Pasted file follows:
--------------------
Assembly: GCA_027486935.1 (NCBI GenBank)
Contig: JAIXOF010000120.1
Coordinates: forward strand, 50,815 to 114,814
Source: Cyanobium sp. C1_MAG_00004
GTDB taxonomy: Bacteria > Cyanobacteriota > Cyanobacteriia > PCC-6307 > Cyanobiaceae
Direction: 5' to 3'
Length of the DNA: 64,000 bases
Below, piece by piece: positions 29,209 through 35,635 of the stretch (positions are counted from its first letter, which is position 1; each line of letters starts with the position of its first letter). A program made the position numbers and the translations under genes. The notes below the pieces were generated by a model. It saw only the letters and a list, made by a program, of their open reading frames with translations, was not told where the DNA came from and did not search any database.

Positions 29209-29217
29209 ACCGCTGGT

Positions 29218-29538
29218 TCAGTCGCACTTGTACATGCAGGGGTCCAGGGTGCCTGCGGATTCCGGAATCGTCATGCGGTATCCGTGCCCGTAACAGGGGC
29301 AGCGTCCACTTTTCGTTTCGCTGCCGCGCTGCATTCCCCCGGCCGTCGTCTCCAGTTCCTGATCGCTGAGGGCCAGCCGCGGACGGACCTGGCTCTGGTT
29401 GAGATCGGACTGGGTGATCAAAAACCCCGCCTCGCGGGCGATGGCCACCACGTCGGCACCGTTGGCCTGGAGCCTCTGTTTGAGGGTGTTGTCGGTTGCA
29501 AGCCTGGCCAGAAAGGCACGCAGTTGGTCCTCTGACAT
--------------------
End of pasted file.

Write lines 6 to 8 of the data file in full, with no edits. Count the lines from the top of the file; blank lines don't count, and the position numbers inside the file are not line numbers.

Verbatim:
Direction: 5' to 3'
Length of the DNA: 64,000 bases
Below, piece by piece: positions 29,209 through 35,635 of the stretch (positions are counted from its first letter, which is position 1; each line of letters starts with the position of its first letter). A program made the position numbers and the translations under genes. The notes below the pieces were generated by a model. It saw only the letters and a list, made by a program, of their open reading frames with translations, was not told where the DNA came from and did not search any database.